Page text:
The Long Beach Police Department's announcement that it is changing policy so Muslim women can wear hijabs while in custody is being applauded by the Council on American-Islamic Relations' Greater Los Angeles office in Anaheim.
But the switch won't derail a CAIR-LA-backed federal lawsuit on behalf of Kirsty Powell, who was forced to remove her religious head scarf by a male Long Beach cop in 2015.
“We are still going to press forward for our client to get the justice she deserves,” says Powell's attorney, Carey Shenkman, in a statement distributed by CAIR-LA.
A vehicle Powell was riding in with her husband was stopped near East Market Street and Dairy Avenue just before 1 p.m. May 5, 2015, because of its hydraulic suspension, which officers deemed unsafe, Long Beach Police Sgt. Bradley Johnson said at the time.
Officers determined Powell had three outstanding warrants—for vehicle theft, petty theft and resisting arrest—and took her into custody, Johnson said.
Male cops repeatedly told Powell to remove her hijab, but she made several requests to have a female cop search her, CAIR-LA said at the time.
“The officers informed her that she, 'was not allowed to wear her hijab' and that they were 'allowed to touch a woman,'” read a CAIR-LA advisory. “While handcuffed at the station house, the arresting officer allegedly forcibly removed Powell's religious head covering and forced her to remain exposed overnight, in plain view of other male officers and dozens of inmates.”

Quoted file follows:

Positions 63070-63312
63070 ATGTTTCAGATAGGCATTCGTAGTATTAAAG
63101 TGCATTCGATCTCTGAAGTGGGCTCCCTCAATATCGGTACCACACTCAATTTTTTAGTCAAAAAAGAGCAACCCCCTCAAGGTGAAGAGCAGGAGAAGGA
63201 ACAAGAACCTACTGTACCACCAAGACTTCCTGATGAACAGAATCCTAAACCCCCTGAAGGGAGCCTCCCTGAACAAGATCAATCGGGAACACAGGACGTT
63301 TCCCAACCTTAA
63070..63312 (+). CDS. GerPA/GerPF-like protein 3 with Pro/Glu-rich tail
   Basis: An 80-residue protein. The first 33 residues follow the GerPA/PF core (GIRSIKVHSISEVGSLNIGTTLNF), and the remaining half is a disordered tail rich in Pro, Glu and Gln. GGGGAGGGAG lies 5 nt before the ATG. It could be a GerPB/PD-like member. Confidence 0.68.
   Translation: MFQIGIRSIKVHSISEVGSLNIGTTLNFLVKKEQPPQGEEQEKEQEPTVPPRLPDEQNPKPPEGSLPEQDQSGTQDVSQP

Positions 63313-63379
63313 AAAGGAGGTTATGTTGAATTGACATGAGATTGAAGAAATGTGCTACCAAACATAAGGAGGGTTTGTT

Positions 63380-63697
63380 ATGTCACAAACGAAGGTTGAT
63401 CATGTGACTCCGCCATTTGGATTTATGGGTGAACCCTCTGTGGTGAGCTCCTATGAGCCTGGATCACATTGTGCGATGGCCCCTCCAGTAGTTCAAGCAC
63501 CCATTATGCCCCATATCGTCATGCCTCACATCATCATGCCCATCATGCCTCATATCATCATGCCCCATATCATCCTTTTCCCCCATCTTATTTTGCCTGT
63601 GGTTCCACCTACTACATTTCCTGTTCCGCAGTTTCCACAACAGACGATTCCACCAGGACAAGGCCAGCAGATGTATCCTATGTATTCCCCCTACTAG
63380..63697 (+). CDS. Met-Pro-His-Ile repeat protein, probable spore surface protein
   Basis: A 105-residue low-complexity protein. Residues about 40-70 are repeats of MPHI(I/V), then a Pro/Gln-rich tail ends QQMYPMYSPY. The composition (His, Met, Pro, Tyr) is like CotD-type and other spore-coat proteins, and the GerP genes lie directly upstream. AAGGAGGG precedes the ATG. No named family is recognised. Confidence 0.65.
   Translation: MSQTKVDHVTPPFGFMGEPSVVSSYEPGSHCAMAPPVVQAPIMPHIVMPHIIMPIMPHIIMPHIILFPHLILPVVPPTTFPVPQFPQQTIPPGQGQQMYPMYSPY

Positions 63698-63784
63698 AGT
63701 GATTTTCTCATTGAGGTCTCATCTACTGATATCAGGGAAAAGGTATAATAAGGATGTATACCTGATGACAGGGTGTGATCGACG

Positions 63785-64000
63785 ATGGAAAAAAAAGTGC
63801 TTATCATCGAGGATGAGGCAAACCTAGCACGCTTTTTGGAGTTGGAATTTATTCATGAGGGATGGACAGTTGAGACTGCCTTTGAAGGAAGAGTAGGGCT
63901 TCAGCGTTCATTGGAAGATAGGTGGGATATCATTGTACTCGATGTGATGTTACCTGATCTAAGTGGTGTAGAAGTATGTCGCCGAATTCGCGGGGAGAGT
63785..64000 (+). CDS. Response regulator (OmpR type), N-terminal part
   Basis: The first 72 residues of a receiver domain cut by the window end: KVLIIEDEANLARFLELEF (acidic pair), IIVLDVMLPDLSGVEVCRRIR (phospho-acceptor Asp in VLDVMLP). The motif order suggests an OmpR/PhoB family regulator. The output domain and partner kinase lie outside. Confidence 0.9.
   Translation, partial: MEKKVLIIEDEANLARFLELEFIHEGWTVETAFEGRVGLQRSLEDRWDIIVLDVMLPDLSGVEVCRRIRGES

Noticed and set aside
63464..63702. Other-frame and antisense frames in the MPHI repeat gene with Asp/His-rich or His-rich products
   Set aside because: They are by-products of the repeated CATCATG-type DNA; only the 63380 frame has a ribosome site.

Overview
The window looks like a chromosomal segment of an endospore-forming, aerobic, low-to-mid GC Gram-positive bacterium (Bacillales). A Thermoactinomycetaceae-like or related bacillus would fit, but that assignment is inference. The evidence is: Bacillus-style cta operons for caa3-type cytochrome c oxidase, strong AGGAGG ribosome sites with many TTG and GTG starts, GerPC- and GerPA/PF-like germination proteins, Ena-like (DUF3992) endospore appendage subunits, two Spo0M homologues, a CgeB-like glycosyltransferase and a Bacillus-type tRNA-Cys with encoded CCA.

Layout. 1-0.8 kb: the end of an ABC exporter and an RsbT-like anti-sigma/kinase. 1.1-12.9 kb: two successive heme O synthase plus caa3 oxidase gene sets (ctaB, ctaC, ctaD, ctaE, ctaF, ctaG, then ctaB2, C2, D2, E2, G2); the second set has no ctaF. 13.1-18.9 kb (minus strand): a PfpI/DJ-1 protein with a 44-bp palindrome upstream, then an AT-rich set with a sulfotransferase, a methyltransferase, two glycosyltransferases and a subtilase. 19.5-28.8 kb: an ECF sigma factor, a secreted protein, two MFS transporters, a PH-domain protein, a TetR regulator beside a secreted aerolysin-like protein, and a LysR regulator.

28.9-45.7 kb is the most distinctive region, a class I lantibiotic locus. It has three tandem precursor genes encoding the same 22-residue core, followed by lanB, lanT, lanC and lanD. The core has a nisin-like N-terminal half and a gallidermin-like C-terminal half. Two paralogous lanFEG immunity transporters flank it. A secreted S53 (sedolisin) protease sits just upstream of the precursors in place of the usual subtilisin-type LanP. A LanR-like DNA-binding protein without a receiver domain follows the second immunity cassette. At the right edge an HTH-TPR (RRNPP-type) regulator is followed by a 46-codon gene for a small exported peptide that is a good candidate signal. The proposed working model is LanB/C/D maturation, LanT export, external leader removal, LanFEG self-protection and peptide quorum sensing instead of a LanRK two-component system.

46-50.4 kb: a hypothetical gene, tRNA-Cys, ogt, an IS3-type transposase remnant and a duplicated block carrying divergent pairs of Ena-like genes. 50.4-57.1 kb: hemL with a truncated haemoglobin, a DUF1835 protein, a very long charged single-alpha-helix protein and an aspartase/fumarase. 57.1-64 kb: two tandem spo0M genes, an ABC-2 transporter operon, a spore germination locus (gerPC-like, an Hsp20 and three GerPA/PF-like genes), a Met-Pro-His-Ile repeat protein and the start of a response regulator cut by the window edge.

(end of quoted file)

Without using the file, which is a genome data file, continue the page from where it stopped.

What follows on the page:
That's not exactly how the police department put it: “During the booking process Powell’s hijab was removed and placed into her property bag where it was secured,” Johnson said back then.
Added Long Beach Police Chief Robert Luna: “We respect the religious rights and beliefs of all people and understand the sensitivity of this matter. The policies we have in place are for the safety of the individual, other inmates and police employees.”
But last month, Luna issued an order immediately overruling the policy, reports the Long Beach Press Telegram.
“While we welcome the proposal of the LBPD to change their policy to protect religious rights, we are adamant about seeing the department follow through on creating and implementing a sound policy that accommodates religious headwear,” says CAIR-LA Civil Rights Attorney Yalda Satar in the release.
America's largest Muslim civil liberties and advocacy organization offers a booklet titled “A Law Enforcement Official’s Guide to the Muslim Community.”